Cat Allergies Explained

If you are among the seven percent of the United States population that suffers from cat allergies, you probably avoid cats at all costs. Cat allergies are not a disease, but rather an exaggerated automatic immune response that originates in your own body. An allergy is caused by an over-sensitive immune system that fails to distinguish between a dangerous virus or bacterium and a harmless particle that enters the body through the respiratory or digestive systems.

People are twice as likely to be allergic to cats as they are to dogs, and contrary to popular belief, it is not the hair that most people with cat allergies respond negatively to. It's a protein in the cat's skin that causes the allergic reaction. People most often become exposed to this protein through the animal's dander, or dried flakes of skin that fall out from between the hairs and possibly become airborne. There are also proteins in cats' urine and saliva that cause allergic reactions in many humans, but people are less likely to have extended contact with these substances, so they generally cause less of a problem.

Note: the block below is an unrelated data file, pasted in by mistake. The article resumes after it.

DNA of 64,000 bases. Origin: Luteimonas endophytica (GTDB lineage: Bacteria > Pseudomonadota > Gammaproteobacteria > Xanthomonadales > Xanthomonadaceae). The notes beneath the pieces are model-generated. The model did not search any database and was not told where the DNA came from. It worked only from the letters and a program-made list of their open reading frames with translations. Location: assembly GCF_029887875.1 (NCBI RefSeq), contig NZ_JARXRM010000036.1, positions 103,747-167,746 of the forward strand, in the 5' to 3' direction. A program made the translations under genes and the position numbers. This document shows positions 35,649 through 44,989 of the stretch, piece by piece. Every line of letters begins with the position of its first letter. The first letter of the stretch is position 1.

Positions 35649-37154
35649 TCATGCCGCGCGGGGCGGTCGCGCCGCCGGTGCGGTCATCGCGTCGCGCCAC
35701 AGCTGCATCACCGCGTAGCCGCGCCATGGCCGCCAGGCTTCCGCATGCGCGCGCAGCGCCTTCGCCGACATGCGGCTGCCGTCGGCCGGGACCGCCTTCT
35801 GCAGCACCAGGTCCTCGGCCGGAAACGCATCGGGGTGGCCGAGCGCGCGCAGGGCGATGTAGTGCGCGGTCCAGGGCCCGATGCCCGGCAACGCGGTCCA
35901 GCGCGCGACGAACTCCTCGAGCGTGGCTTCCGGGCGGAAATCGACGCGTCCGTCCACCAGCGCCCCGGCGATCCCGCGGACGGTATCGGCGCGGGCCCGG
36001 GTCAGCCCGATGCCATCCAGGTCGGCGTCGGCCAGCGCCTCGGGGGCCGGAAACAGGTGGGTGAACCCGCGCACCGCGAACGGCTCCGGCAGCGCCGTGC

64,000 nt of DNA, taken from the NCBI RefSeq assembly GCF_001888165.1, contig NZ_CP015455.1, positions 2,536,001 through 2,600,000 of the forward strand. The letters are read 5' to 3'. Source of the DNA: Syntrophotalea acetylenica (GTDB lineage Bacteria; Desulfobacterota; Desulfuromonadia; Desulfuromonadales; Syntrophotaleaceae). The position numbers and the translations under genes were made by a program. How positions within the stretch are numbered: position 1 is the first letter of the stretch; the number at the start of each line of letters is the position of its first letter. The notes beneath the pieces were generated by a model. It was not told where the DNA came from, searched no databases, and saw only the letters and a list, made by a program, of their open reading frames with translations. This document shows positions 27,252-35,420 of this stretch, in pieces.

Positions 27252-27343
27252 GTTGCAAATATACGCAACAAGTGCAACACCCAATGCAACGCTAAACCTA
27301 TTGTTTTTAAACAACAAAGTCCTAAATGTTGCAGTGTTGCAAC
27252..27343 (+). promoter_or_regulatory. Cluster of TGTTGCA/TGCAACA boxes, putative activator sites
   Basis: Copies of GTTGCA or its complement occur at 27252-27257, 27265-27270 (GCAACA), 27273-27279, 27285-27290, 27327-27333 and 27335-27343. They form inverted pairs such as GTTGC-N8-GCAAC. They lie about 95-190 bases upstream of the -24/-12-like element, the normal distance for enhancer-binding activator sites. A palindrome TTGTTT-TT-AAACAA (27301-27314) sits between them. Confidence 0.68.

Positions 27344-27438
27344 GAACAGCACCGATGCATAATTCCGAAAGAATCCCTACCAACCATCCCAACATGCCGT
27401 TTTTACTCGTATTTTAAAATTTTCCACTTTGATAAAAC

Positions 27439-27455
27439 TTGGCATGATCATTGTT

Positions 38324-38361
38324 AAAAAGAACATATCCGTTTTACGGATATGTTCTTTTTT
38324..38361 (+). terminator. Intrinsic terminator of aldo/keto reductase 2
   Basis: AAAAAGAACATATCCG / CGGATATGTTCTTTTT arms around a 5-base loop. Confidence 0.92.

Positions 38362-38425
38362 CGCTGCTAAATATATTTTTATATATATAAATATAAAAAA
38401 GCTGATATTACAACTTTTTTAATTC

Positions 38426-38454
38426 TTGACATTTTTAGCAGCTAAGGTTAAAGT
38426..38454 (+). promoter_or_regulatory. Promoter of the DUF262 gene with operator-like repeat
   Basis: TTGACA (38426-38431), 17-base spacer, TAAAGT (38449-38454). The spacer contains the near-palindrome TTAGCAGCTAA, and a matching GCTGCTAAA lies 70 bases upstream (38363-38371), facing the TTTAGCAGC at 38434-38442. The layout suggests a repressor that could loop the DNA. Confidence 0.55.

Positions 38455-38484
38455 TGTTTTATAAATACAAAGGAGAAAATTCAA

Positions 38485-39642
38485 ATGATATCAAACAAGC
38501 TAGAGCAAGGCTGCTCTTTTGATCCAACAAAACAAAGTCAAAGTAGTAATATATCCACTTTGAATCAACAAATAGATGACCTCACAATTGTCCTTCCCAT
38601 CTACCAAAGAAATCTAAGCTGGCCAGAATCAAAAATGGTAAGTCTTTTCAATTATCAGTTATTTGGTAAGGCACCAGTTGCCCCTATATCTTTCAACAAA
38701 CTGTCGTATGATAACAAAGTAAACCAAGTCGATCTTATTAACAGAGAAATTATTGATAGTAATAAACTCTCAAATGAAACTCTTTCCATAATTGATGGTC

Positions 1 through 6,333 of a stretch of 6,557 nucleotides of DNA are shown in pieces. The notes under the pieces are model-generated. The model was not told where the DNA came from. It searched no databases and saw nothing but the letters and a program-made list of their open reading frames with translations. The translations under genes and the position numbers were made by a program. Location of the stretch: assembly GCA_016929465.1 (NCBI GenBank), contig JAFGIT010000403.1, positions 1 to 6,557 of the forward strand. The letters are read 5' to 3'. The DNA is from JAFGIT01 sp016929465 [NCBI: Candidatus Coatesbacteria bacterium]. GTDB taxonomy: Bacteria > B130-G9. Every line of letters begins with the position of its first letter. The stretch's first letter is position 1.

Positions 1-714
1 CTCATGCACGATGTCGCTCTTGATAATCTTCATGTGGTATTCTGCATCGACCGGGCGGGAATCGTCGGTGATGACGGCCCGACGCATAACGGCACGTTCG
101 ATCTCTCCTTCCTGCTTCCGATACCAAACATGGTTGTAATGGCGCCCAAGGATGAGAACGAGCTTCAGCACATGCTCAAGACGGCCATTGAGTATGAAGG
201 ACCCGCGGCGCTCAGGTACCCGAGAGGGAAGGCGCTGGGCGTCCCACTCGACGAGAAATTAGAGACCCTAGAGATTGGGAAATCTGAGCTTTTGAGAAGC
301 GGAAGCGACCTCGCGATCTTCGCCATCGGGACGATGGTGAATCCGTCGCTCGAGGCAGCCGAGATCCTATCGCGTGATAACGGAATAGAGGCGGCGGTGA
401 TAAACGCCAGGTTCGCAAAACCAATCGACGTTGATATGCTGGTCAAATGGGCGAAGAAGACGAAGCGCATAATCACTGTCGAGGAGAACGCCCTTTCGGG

Hypoallergenic Cats

Some people believe that hypoallergenic cats will not cause allergic reactions in people. However, all cats naturally make these proteins, and there is no such thing as a completely hypoallergenic cat. Some diehard cat lovers who suffer from this allergy find that hairless cats don't produce as strong of an allergic reaction. This is because, having no fur, there is nowhere for dander to collect on the cat's body. The tiny skin particles simply fall off before they get a chance to clump together into larger dander particles.


If you are not sure whether or not you are allergic to your cat, there are a few specific symptoms you can look for, including:

  • Wheezing
  • Dry, red eyes
  • Hives or rashes
  • Sneezing
  • Runny or stuffy nose
  • Red, swollen areas around where the cat has bitten or scratches you

Remember that since allergies are an immune response, many different allergic triggers can cause the same or similar symptoms. It's possible for people to mistakenly assume that they are allergic to their cat, when in fact it is something on the cat's fur, such as pollen or dust. Your doctor can give you a skin or blood test to determine exactly what substances your body is allergic to.


There are options for people who are allergic to their cat but love the animal too much to part with it. Drugs are available over the counter in pill form that can help with any allergic reaction, and some extended shot treatments can have a significant permanent effect.

Cat allergies affect many people nationwide, and this unfortunate condition comes between many people and their pets. Being aware of pet allergies before you choose your animal can help you to avoid a heartbreaking separation in the future.